Frank Blethen (who we under­stand often micro­man­ages his edi­to­r­i­al board) does­n’t appear to com­pre­hend that Eyman’s intent with I‑1053 is to force state gov­ern­ment — includ­ing our pub­lic schools and uni­ver­si­ties — to be dis­man­tled, cut by cut. Per­haps some of his edi­to­r­i­al writ­ers get what Eyman’s real agen­da is. But they have not spo­ken out against I‑1053 under their own names.

Blethen and his edi­to­r­i­al writ­ers should know this: As long as I‑1053 remains in place — in vio­la­tion of Arti­cle II, Sec­tion 22, and arguably in vio­la­tion of Arti­cle IX, Sec­tion 1 and Arti­cle VII, Sec­tion 1 — our pub­lic schools and uni­ver­si­ties will remain under­fund­ed. With­out new rev­enue, leg­is­la­tors have no way of  pro­tect­ing edu­ca­tion against fur­ther cuts, let alone reverse the dam­age that has already been caused by years of dither­ing and short­sight­ed decisions.

All of Tim Eyman’s ini­tia­tives hew to the anti-com­mon wealth phi­los­o­phy that Grover Norquist (Eyman’s role mod­el) so mem­o­rably expressed a few years ago. Norquist said: “I don’t want to abol­ish gov­ern­ment. I sim­ply want to reduce it to the size where I can drag it into the bath­room and drown it in the bathtub.”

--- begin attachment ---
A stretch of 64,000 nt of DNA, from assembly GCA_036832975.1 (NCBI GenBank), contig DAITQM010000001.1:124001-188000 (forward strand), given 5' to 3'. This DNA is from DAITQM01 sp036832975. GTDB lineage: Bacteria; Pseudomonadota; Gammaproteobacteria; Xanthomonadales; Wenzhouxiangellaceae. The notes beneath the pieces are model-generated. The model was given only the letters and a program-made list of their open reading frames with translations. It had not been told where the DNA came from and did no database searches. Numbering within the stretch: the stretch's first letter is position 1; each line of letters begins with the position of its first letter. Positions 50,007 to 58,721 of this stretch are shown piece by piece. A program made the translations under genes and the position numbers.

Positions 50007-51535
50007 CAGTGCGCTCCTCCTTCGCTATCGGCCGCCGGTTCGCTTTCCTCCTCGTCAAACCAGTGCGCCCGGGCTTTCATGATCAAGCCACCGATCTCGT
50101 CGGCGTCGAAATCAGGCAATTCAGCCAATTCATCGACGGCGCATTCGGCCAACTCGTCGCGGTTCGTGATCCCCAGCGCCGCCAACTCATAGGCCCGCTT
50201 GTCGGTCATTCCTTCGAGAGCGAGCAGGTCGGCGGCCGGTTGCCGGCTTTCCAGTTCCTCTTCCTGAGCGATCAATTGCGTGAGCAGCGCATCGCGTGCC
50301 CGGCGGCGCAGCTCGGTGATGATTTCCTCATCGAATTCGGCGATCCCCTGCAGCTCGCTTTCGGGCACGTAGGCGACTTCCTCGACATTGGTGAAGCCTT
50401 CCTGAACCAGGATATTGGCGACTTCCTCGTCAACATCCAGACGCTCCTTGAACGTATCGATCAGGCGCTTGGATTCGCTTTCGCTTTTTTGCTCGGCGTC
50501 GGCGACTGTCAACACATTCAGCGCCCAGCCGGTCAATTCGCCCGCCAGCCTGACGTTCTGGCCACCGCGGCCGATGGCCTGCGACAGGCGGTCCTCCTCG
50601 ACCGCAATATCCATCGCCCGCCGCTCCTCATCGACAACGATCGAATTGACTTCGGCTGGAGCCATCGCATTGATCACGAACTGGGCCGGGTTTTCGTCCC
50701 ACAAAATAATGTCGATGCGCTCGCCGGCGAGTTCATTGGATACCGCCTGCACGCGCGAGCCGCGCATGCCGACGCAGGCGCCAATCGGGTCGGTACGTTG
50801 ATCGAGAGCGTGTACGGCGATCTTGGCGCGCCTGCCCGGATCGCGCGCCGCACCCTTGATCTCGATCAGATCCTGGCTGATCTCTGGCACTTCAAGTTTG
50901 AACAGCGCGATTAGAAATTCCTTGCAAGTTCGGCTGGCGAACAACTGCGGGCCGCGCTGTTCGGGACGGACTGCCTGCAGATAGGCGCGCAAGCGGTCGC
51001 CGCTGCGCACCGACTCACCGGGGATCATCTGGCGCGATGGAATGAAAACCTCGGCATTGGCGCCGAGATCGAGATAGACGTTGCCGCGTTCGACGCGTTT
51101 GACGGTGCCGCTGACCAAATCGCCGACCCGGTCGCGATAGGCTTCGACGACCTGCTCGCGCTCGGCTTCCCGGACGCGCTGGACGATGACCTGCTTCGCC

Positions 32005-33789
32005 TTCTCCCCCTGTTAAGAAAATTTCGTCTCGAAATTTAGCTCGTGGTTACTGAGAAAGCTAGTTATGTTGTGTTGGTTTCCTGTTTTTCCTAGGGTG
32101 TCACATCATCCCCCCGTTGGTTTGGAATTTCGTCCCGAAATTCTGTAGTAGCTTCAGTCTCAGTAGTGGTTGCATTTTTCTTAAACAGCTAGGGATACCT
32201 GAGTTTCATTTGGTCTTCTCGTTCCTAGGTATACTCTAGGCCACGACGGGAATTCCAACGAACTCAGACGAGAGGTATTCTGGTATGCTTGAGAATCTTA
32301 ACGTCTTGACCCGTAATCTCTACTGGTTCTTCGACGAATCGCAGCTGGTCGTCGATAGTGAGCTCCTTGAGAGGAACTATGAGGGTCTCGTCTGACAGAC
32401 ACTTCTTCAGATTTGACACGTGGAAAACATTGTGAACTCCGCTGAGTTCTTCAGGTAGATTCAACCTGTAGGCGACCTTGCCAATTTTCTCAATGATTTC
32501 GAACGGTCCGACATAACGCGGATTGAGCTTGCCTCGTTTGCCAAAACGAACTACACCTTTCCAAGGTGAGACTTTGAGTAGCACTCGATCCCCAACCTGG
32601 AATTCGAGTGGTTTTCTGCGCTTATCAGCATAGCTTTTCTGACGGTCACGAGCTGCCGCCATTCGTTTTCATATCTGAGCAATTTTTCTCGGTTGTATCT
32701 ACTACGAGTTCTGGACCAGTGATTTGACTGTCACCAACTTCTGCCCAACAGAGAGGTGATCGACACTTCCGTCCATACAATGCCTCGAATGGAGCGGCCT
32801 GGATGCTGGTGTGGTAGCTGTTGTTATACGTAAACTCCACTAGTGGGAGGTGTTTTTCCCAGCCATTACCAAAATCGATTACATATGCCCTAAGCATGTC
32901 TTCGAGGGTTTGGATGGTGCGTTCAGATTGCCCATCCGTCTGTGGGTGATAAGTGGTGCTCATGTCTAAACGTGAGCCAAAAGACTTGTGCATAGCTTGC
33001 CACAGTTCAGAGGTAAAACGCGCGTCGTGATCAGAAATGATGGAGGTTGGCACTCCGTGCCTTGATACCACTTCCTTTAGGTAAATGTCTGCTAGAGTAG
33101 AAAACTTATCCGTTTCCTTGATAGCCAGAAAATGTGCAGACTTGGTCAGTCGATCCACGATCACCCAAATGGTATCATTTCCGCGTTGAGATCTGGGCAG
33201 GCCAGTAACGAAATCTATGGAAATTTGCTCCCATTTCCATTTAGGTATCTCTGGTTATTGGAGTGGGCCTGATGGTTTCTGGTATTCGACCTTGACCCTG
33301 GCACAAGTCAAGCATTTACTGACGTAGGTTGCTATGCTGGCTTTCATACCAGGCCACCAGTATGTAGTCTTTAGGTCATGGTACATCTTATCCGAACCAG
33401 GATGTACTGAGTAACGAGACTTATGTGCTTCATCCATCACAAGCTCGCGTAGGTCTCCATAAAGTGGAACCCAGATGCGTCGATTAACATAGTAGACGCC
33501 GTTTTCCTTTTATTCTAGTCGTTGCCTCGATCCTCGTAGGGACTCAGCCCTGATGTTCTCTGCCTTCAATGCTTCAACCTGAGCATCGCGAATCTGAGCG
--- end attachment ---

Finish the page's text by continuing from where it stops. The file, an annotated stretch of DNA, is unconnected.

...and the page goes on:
This is the phi­los­o­phy the Times is sup­port­ing by defend­ing I‑1053.

About the author

Andrew Villeneuve is the founder and executive director of the Northwest Progressive Institute, as well as the founder of NPI's sibling, the Northwest Progressive Foundation. He has worked to advance progressive causes for over two decades as a strategist, speaker, author, and organizer. Andrew is also a cybersecurity expert, a veteran facilitator, a delegate to the Washington State Democratic Central Committee, and a member of the Climate Reality Leadership Corps.

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One reply on “Frank Blethen, self-proclaimed champion of higher education, doesn’t want Chris Gregoire intervening in lawsuit against I‑1053”

  1. Arti­cle IV Sec­tion 4 of the Con­sti­tu­tion OF THE UNITED STATES OF AMERICA:

    “The Unit­ed States shall guar­an­tee to every State in this Union a Repub­li­can Form of Government”

    There is not one iota of wig­gle-room in this sec­tion. ALL state laws and state con­sti­tu­tions autho­riz­ing leg­is­la­tion by direct vote are inar­guably in direct vio­la­tion of IV/4 and are there­fore invalid.